On June 9th the new sanctions were passed in the U.N. Security Council. Already on June 14th Amiri recorded a video where he said that he was abducted by the CIA and tortured to provide evidence of the Iranian nuclear weapon development. No one can contest the possibility that he reacted against the fact that he was used by U.S. authorities ultimately for the invasion of his country. Than CIA managed to convince him to record another video where he said that he is happily living in the USA, but it did not manage to convince him to say that he was giving the USA information on Iranian nuclear weapon program. On the video he said: “I am not involved in weapons research and have no experience and knowledge in this field” (and that he never abandoned his family which is another way to say that he was abducted). Then he recorded a third video where he said that if anything happens to him and he does not return to Iran, it will be the responsibility of US intelligence agencies. This video was broadcasted on Iranian television on June 30th. In response the ABC News, which in 2001 published a false information on Iraqi provenience of anthrax attacks powder, wrote that Amiri was “a star scientist for the Iranian nuclear program” and went on “U.S officials say,Amiri was a key CIA spy inside the Iranian nuclear weapons program and helped reverse the CIA understanding of the Iranian program. Amiri directly contradicted the 2007 National Intelligence Estimate which concluded that Tehran had suspended their nuclear weapons program in 2003”). On July 16th The New York Times wrote: “The scientist, Shahram Amiri, described to American intelligence officers details of how a university in Tehran became the covert headquarters for the country’s nuclear efforts, the officials confirmed”. If, when Amiri published his third video, the CIA really wanted to persuade anybody that it did not abduct Amiri and that he gave them the information they were passing to media and foreign officials, they would have to place on YouTube some recording of his explanations which they certainly would had made during his questioning. But if Amiri did not say what they claimed he had said, they had nothing to publish.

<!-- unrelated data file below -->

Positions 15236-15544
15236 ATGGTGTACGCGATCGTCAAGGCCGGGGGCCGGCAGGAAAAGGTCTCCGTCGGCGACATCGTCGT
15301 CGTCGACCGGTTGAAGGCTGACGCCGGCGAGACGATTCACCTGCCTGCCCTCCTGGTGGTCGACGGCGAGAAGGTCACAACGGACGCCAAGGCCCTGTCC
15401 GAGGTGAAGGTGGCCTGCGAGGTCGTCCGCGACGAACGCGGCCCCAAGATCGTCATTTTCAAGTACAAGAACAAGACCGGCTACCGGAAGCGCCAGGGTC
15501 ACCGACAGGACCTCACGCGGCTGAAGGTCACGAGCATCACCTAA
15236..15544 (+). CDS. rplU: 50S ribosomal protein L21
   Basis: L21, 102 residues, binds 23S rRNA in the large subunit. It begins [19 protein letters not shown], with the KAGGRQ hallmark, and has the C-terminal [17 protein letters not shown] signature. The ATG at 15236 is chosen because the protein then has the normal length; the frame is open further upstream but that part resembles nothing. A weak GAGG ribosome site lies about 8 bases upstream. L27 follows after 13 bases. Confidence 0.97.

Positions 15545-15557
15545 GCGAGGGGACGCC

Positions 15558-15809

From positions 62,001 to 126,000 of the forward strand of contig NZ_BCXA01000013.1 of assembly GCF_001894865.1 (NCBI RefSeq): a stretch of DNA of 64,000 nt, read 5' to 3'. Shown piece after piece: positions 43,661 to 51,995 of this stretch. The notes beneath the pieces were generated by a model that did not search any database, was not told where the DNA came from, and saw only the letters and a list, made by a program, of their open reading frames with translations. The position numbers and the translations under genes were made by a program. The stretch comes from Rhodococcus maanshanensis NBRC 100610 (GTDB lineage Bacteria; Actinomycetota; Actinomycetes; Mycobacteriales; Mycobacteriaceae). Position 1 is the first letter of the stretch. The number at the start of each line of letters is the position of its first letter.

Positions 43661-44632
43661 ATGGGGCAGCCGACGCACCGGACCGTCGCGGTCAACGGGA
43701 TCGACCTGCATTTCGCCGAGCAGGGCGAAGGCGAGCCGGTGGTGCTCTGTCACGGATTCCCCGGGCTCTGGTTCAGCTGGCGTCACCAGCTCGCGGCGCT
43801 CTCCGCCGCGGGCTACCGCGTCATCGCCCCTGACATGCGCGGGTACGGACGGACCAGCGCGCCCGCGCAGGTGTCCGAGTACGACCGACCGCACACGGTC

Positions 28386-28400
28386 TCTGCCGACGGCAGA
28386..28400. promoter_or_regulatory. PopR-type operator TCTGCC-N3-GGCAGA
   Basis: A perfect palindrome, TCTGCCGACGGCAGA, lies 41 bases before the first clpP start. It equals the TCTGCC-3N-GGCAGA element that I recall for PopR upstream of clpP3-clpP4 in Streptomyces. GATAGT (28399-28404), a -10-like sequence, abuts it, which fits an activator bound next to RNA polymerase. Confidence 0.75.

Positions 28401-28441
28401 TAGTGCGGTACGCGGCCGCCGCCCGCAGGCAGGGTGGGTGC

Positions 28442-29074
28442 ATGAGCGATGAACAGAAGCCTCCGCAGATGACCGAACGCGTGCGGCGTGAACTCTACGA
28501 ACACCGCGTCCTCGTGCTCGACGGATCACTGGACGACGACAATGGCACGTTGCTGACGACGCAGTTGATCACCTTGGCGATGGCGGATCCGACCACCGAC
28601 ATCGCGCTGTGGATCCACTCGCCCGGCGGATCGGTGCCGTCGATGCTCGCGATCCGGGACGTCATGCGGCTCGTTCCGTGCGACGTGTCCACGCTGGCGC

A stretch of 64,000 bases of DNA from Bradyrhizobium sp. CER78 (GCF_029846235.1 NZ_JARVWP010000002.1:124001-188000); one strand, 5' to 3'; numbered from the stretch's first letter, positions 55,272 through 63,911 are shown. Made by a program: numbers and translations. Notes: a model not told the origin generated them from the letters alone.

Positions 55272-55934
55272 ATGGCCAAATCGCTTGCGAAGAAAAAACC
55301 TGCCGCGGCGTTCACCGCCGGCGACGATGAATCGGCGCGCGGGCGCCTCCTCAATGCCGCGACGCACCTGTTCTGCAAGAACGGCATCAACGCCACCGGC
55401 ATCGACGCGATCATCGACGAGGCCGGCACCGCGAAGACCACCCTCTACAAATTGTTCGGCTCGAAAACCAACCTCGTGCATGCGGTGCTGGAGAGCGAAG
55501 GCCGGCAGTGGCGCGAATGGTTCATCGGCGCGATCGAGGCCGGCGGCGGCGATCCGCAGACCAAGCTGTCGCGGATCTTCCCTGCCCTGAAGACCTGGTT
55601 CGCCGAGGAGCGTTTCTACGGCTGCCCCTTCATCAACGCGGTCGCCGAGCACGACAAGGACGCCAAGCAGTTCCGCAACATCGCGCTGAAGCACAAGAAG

After Amiri had returned to Iran the statements of ABC News and other U.S. media about Amiri’s abilities and testimonies were placed in question. Amiri himself, after his arrival to Iran, said that he specialized in health physics. The same information published already in October 2009 British Guardian saying that “AP is reporting relatives as saying he researched medical isotopes at a Tehran university”. Amiri’s family told Saudi-owned newspaper Al-Sharq al-Awsat in October 2009 that he was a nuclear expert working for a university in Tehran where he researched medical uses for nuclear technology. New York Times wrote: “Mr. Amiri, a specialist in measuring radioactive materials, is not believed to have been central to any of Iran’s efforts at weapons design”, BBC News wrote that “unnamed U.S. officials told reporters he was indeed a low-level scientist but they had hoped to use him to find a way of getting to more highly placed Iranian officials” and finally Philip Giraldi, former CIA counterterrorist agent, relying on the information of his former colleagues from the CIA, wrote in the American Conservative: “Amiri, who had no access to the actual Iranian nuclear program, was considered a low-level source who only was able to recount conversations with other scientists suggesting that there was no nuclear-weapons program”. The claims by the CIA what Amiri had said, never confirmed by Amiri himself, even when he was evidently pressured by the CIA to record his second video, cannot be trusted if his disappearance is wrapped up in so many conflicting stories and even false reports. If Amiri came freely to the USA to tell the CIA about the secret Iranian work on nuclear bomb, there was no reason to keep his message and his stay in the USA in secret for nine months. He could have told this story to the CIA shortly after he arrived to the USA and it could have been verified by the IAEA and then widely published.
In 2004 a former CIA agent filed a lawsuit against CIA. The agent managed to recruit an informant who had access to sensitive information on Iranian nuclear program and provided evidence that Iran had halted its nuclear weapon program. The CIA agent was fired from the CIA for not be willing to suppress this information. His attorney Roy Krieger said in the court: “On five occasions he was ordered to either falsify his reporting on WMD in the Near East, or not to file his reports at all”. Last winter Washington Post and The Times reported on blank sheet of paper with only handwriting on it as if such a piece of paper could be evidence that Iran is working on neutron iniciator of nuclear explosion. We all remember that information presented by the USA before the invasion of Iraq was completely falsified. The case of Ashram Amiri suggests that the USA are developing a new generation of falsified information, this time on Iranian nuclear weapon program.
It may not be an accident that since Amiri’s return to Iran Russia renewed supplies of refined oil to Iran and that Russian Energy Minister Sergei Shmatko said that international sanctions against Iran will not hinder plans. China as well started a new round of talks on developing bilateral oil trade and exchange.
Mojmir Babacek can be reached at [email protected].